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Abandoned as long a "signs of westernization," The neck returned to Iran

TEHRAN — Mohammad Javad enters a fashionable store in northern Tehran with his mother. For the first time he wants a necktie, long banned in Iran as a symbol of Western decadence.

The 27-year-old dentist said she chose this outfit accessory in hopes of looking her best when meeting her future in-laws for the first time.

“In our society, wearing a tie is like wearing a mask COVID-19 Hit,” he said as the salesman adjusted his suit. “People will look at you differently because the negative view still remains.

“I think a man looks chic with one. Unfortunately, we Iranians have imposed strange and unnecessary restrictions on ourselves. It will take time to change, but hopefully it will.”


A shopkeeper helps a shopper trying to tie a tie at a clothing store north of Tehran, capital of Iran, on September 7, 2022.


The dress code has stirred strong emotions in Iran, particularly the ban on women who have long been required to wear modest clothing and headscarves.

Iran was Grappled by the turmoilLabeled “riots” by the authorities after 16 September Iranian Kurd Mahsa Amini dies in custody22, after she was arrested for violating the country’s strict dress code for women.

Is Iran really stopping to police its controversial morality?


Iran banned ties for men after the 1979 US-backed overthrow of the king as a symbol of Western culture. Although it has since made a gradual comeback, government officials and most Iranian men continue to shun the cravat.

Upmarket Zagros shops on the capital’s Nelson Mandela Boulevard, however, feature rows of ties in different colors and in wool, cotton or silk.

“We sell about 100 every month,” said deputy store manager Mohammad Arzmand, 35. “We import them mostly from Turkey, but some are also made in Iran.”


A woman walks past the window of a clothing store north of the Iranian capital Tehran on September 7, 2022.


“Customers buy them for events or work. Around here, you’ll find that two out of 10 people wear one. More people are wearing ties these days than in previous decades.”

The recent unrest has “had no impact on our sales”, said branch manager Ali Fattahi, 38. “Our customers who used to wear ties still do and come to us regularly to buy new ones.”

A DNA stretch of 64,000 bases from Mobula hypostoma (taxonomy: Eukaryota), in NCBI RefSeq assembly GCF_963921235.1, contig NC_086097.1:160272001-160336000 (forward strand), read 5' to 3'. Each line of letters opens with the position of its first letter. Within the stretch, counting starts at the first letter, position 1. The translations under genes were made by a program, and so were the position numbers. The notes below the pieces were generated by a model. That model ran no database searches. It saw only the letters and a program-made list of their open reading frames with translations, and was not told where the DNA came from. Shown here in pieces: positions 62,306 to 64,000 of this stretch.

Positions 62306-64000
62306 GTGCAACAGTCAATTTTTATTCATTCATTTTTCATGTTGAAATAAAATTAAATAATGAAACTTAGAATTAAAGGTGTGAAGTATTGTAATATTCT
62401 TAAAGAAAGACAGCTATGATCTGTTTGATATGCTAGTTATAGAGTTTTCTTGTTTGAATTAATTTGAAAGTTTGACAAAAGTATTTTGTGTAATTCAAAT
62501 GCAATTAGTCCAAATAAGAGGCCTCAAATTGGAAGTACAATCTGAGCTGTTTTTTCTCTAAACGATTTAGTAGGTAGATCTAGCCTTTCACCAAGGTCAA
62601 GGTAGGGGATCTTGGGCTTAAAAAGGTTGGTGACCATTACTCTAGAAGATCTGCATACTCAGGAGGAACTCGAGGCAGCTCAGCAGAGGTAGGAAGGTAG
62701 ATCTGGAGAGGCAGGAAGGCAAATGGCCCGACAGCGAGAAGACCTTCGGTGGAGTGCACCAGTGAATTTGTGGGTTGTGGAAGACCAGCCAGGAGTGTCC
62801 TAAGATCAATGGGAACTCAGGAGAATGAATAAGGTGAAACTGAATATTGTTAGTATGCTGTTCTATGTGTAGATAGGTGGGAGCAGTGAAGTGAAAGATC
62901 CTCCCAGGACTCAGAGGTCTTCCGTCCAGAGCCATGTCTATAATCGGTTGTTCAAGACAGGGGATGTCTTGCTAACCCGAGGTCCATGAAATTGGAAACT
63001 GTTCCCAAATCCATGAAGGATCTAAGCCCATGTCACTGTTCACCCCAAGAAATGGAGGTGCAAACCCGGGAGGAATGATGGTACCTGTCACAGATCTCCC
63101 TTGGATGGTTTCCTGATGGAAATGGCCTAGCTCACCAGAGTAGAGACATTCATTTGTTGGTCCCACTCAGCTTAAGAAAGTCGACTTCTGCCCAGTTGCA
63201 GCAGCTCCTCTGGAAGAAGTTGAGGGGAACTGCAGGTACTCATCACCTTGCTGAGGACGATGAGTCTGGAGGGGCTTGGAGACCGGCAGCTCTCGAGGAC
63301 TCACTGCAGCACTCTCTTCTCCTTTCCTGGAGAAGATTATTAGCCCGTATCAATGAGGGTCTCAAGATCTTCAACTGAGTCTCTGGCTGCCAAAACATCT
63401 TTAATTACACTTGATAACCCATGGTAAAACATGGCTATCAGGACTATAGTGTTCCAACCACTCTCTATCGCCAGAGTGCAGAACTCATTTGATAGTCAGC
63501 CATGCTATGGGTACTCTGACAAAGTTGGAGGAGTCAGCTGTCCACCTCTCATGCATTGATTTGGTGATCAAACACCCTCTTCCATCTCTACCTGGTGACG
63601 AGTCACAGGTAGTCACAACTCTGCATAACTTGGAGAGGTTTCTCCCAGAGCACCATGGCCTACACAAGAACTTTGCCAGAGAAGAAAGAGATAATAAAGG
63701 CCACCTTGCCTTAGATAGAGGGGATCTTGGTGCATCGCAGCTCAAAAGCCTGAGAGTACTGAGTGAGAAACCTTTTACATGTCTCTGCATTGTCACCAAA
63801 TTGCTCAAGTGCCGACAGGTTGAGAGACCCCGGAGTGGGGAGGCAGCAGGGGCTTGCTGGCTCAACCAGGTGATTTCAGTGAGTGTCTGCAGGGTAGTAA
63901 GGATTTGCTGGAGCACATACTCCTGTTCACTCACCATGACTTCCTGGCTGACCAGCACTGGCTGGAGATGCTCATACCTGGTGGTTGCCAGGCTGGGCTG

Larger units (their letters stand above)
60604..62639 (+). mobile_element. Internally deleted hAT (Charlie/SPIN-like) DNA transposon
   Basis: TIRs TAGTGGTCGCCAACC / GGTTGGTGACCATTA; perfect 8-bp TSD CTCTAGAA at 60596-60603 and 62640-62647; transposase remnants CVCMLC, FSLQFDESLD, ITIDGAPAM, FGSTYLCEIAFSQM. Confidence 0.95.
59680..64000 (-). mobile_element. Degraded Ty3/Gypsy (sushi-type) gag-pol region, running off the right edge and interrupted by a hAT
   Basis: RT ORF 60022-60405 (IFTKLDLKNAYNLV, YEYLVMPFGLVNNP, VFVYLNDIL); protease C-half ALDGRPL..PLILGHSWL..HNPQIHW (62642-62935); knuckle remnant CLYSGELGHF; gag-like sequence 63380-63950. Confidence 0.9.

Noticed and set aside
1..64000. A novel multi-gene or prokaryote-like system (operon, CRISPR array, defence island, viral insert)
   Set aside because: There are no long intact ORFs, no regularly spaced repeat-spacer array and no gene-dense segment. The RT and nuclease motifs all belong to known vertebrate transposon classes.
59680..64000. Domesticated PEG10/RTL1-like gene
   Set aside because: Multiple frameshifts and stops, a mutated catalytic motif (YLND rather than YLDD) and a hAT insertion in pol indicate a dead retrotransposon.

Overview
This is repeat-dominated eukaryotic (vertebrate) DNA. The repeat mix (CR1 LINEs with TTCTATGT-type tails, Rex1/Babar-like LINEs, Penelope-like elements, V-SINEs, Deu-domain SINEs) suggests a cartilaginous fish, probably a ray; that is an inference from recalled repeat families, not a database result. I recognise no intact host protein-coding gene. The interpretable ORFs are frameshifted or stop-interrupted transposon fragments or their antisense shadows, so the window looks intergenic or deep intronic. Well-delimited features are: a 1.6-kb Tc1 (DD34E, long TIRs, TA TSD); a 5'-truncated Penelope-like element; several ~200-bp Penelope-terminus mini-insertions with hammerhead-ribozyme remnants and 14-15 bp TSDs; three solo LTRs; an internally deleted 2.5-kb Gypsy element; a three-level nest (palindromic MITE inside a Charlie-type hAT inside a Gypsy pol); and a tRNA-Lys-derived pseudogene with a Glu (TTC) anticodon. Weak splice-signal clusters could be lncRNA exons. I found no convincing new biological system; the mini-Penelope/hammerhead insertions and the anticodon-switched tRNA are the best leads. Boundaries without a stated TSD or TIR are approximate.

Iran’s Shiite clerics who came to power in 1979 banned the tie because in their view it was un-Islamic, a sign of decadence, the symbol of the cross and the delicacy of Western dress imposed by the shah, said a businessman who asked not to be identified.

After disappearing for decades, the relationship reappeared in some shop windows during the tenure of reformist President Mohammad Khatami from 1997 to 2005.

Today, government ministers, senior civil servants and heads of state-owned companies do not wear ties with their suits and opt for button-down, open or mao-collared shirts.


A man tries on a tie at a clothing store north of the Iranian capital Tehran on September 7, 2022.


“Wearing a tie is definitely not a crime” under the constitution or Islamic Sharia law, said lawyer Masud Molapanah. “But some places, like television, have clothing restrictions.”

Javad, while picking out his tie, is accompanied by his chador-clad mother, who not only encourages him to wear one but also asks the salesperson to teach her how to tie it properly for her son.

“At one time, some tried to remove it,” the 50-year-old state employee said with a laugh. “The reason given was to reject any sign of Westernization.

“But then it would have been necessary to remove the suit and revert to the traditional dress worn during the Qajar dynasty of 1794-1925,” he said, adding that “this is clearly impossible”.

Mehran Sharifi, 35, head of a nearby Pierre Cardin store, said many young people are now enthusiastic about neckties.

“Ties give people dignity – a lot of people buy them,” says the tailor’s son and grandson, pointing to a century-old photograph on the wall of his grandfather wearing a tie.

“Customers come in to buy suits and we match them with the clothes they want. Others buy them as gifts.”

In some classy cafes, black ties or bowties are part of the waiters’ uniform, and doctors in several districts of Tehran also sport ties.

The fashion accessory is almost mandatory for Iranians working in embassies and some foreign companies, although most remove it when out on the streets.

Sadek, 39, who works at the Japanese embassy, ​​said he wears his tie when he goes to work “because it’s not very common to wear a tie in public in Iran.”

“If you walk down the street dressed like that, you’re bound to turn some heads. People will think you’re either a foreigner or someone going to a very formal meeting with foreigners.”

Iran: Crisis in the Middle East

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